📅 DSquared Wellness Wednesday 💓

Week 24: “Altar the World” p3 - Celebrate in Nature

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Nature's gifts: impermanence (”this won’t last”) and interdependence (”it’s all connected”)

As we visit the various places and pockets of the natural world around us, altars abound! In reality, the designs of nature constantly arrange themselves into spectacles without any human intervention whatsoever.

For instance, do we need to wonder, “Who built this stream?” or “Who ordered these raindrops today?”

In other words, many of the world’s natural wonders had nothing “done” to them, they simply “are”.

This is a wise reminder for ourselves during times where it feels as though more “doing” is the solution to our restlessness, our dissatisfaction, or an uneasy sense of separation.

Perhaps the practice is to remind ourselves that we are human “be-ings”, not human “do-ings”.

In nature, we can invite any space to serve as an altar place.

This poem can be our invitation to calm and center, gathering our essence.

Clearing, a poem

Where to Find a dose of nature around Seattle

Especially as the Autumn season approaches us, we can visit areas of the city reserved for the integrity of nature, noticing the fallen leaves representing season change.

Check out these resources to locate such places.

RESOURCE: A complete listing a parks managed by the Seattle Parks and Recreation Departmenthttps://www.seattle.gov/parks/find/parks/parks-a-d

RESOURCE: King County Park Finder (click on the map)

RESOURCE: There are also many walking labyrinths in and around the Seattle area. Checkout this guide to locating labyrinths in Washington State: https://www.greaterseattleonthecheap.com/walking-labyrinths-in-washington-state/

Read more on walking labyrinths from an earlier Wellness Wednesday post.

“If you look the right way, you can see that the whole world is a garden.” ― Frances Hodgson Burnett,

Nature Mandalas: Creative Play with Foraged Materials from the Earth

Have you ever tried creating a Nature Mandala??

Nature Mandalas are patterned arrangements of items, generally circular in shape, and are made up of leaves, flowers, stones, feathers, sticks, or anything else you are able to ethically gather up in nature (including back yards and parks!).

Basically, they are an display made of things found outdoors 😛

Let’s return, one last time, to our working definition of an altar…

“An altar is a physical object or set of objects placed in a purposeful way, and in a purposeful place, that have spiritual significance to you.”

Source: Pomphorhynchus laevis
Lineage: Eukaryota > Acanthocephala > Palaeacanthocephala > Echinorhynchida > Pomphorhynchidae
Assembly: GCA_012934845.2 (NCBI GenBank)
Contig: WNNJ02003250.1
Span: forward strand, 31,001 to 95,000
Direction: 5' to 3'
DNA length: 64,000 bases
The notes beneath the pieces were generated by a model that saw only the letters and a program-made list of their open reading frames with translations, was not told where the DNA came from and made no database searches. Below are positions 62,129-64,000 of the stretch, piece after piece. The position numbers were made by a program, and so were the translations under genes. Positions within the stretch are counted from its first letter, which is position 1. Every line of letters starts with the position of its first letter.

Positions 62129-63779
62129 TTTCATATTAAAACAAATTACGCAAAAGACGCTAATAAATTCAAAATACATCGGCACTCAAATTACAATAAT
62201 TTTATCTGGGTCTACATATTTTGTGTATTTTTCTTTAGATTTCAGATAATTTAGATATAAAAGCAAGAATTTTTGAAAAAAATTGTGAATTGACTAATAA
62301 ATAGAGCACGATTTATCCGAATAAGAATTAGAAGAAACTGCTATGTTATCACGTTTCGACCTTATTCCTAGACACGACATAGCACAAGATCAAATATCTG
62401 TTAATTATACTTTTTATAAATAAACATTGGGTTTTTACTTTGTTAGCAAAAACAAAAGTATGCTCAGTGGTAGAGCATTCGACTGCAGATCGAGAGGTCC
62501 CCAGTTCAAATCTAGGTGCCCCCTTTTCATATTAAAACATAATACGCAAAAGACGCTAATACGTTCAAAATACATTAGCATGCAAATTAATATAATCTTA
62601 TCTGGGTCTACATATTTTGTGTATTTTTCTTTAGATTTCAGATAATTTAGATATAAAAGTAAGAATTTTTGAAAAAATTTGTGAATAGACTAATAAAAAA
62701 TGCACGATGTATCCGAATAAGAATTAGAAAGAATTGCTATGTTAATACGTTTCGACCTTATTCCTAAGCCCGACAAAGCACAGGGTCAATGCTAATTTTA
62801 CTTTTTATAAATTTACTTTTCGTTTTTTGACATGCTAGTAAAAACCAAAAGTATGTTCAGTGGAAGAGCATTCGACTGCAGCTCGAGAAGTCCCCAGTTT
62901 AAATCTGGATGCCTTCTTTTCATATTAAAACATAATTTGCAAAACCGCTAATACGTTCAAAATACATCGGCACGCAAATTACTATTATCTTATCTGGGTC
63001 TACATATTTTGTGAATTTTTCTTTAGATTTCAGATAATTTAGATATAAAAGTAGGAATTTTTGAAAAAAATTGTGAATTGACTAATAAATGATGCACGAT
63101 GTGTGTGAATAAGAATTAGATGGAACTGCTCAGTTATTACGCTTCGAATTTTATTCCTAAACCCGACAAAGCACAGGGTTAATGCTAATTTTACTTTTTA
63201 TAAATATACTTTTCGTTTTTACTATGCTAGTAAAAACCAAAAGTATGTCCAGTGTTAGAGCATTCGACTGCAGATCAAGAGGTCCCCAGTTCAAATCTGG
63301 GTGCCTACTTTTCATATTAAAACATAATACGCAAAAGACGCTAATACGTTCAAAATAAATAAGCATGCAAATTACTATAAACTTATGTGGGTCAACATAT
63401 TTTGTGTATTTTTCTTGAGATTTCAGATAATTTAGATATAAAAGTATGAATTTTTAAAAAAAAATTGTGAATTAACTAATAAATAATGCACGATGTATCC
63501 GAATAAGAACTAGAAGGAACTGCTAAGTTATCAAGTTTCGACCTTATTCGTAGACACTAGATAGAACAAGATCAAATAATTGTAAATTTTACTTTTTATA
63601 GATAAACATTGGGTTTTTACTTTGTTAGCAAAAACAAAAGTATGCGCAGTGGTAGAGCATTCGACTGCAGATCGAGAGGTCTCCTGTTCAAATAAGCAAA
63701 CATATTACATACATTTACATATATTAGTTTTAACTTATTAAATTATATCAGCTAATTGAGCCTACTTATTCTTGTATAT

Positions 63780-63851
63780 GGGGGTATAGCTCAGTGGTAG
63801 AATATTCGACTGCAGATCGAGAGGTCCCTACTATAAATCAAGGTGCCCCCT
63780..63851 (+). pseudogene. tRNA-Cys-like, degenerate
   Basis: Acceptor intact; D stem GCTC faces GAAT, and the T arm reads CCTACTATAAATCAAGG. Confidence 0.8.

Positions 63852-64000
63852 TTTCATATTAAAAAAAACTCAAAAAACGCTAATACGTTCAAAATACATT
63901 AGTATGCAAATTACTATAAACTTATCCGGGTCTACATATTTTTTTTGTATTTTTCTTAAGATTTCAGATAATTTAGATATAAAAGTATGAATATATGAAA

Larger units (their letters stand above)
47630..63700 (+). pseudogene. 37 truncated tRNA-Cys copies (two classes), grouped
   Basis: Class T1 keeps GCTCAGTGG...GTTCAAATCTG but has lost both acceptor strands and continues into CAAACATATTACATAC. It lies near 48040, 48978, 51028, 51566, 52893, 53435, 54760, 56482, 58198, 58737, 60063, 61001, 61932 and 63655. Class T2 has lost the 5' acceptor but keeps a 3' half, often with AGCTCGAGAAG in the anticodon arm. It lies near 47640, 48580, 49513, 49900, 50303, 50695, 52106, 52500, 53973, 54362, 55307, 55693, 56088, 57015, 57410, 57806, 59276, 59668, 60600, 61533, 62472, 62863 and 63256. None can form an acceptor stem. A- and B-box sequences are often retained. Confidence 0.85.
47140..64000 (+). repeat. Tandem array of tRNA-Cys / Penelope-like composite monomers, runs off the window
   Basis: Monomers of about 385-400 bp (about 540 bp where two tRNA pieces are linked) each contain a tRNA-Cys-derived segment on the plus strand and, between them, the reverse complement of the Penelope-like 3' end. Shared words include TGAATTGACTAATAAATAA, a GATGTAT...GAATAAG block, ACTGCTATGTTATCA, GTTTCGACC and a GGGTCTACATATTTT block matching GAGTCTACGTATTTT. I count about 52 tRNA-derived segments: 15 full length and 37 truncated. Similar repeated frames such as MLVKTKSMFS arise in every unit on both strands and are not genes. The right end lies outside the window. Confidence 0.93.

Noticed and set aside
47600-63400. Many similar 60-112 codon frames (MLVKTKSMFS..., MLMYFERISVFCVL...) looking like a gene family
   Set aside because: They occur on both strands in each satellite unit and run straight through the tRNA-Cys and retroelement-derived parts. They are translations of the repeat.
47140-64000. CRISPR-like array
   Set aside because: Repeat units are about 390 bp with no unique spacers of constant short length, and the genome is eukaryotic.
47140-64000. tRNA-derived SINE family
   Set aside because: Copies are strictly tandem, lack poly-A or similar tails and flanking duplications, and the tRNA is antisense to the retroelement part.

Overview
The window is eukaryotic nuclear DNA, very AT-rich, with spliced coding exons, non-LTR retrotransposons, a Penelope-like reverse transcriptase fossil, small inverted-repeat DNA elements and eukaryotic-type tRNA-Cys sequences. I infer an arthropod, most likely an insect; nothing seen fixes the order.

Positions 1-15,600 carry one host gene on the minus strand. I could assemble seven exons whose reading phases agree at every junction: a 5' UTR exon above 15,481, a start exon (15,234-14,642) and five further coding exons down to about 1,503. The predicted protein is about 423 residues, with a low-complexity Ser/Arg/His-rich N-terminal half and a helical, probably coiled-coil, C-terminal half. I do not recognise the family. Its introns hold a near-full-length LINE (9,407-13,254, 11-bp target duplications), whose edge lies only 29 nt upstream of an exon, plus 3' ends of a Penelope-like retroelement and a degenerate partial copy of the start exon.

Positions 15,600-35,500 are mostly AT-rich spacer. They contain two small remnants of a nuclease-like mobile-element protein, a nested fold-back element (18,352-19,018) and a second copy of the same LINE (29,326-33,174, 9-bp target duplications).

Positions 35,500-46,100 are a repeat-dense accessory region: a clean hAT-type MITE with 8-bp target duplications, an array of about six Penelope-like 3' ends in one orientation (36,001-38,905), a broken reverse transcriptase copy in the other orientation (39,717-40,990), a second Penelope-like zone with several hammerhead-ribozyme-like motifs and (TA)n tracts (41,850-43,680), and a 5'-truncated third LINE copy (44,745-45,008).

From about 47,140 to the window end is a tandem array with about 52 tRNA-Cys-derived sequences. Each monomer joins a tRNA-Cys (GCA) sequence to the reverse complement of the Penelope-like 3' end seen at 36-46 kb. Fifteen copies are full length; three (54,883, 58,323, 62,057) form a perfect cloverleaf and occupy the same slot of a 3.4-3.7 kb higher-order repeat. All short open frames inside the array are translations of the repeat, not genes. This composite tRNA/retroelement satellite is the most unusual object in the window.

In other words, Nature Mandalas are yet another form of an altar! One that lives within the natural rhythm of an impermanent environment.

The spirit of creating such an altar space can be uncovered by unpacking the word “Mandala”

  • A geometric shape — roughly translating to “circle” in Sanskrit
  • Appears as Earth, Sun, and Moon in designs across various cultures
  • In Hinduism and Buddhism… a symbol representing The Universe and Life
  • Circular, to express the interconnectedness of life

Watch this video for inspiration and a demonstration of how easily Nature Mandalas can be created!

Rounding off our exploration of Altars

Perhaps the poem offered at the start of this post is a bit of a paradox to the title of our three-part series on Altars…

“Altar the World” vs. the poem’s opening line, “Do not try to save the world.”

It could be that the message underlying both passages is that our World (the planet and society) as it is today, simply is… as it is!

There are a host of obvious challenges in our culture, economy, and environment — one couldn’t doubt that there are problems in need of solutions.

Where does such grandiose change begin? What’s the center? Where does it stem from?

What about the soul-utions?

To alter our own perspective, attending to peace, honoring the fragility of our life and our surroundings… spreading the healing outward.

Potentially, that is the altar-ation every being craves…

My deepest intention in offering this series on Altars is to broaden the perspective on what counts as sacred, meaningful, and beautiful.

You can find altars in religious buildings, or you can carve one upon the exterior of a festive gourd this season.

The recognition is what matters most.

Thank you 🙏🍂🍁

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